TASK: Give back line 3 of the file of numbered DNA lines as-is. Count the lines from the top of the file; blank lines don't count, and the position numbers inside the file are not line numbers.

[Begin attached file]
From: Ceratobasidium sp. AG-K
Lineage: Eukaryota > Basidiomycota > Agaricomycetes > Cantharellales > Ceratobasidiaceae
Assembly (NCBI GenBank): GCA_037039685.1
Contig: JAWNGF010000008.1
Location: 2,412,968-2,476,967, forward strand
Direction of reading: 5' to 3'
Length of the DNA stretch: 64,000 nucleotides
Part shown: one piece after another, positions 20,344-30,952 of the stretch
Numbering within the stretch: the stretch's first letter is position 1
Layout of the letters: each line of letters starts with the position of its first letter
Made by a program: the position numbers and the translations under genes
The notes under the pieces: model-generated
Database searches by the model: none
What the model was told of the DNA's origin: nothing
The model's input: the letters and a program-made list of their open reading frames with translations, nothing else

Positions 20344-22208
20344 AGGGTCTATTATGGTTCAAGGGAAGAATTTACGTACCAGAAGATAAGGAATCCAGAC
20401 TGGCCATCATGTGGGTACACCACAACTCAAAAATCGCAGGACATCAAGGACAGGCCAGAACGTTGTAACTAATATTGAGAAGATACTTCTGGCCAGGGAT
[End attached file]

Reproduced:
Assembly (NCBI GenBank): GCA_037039685.1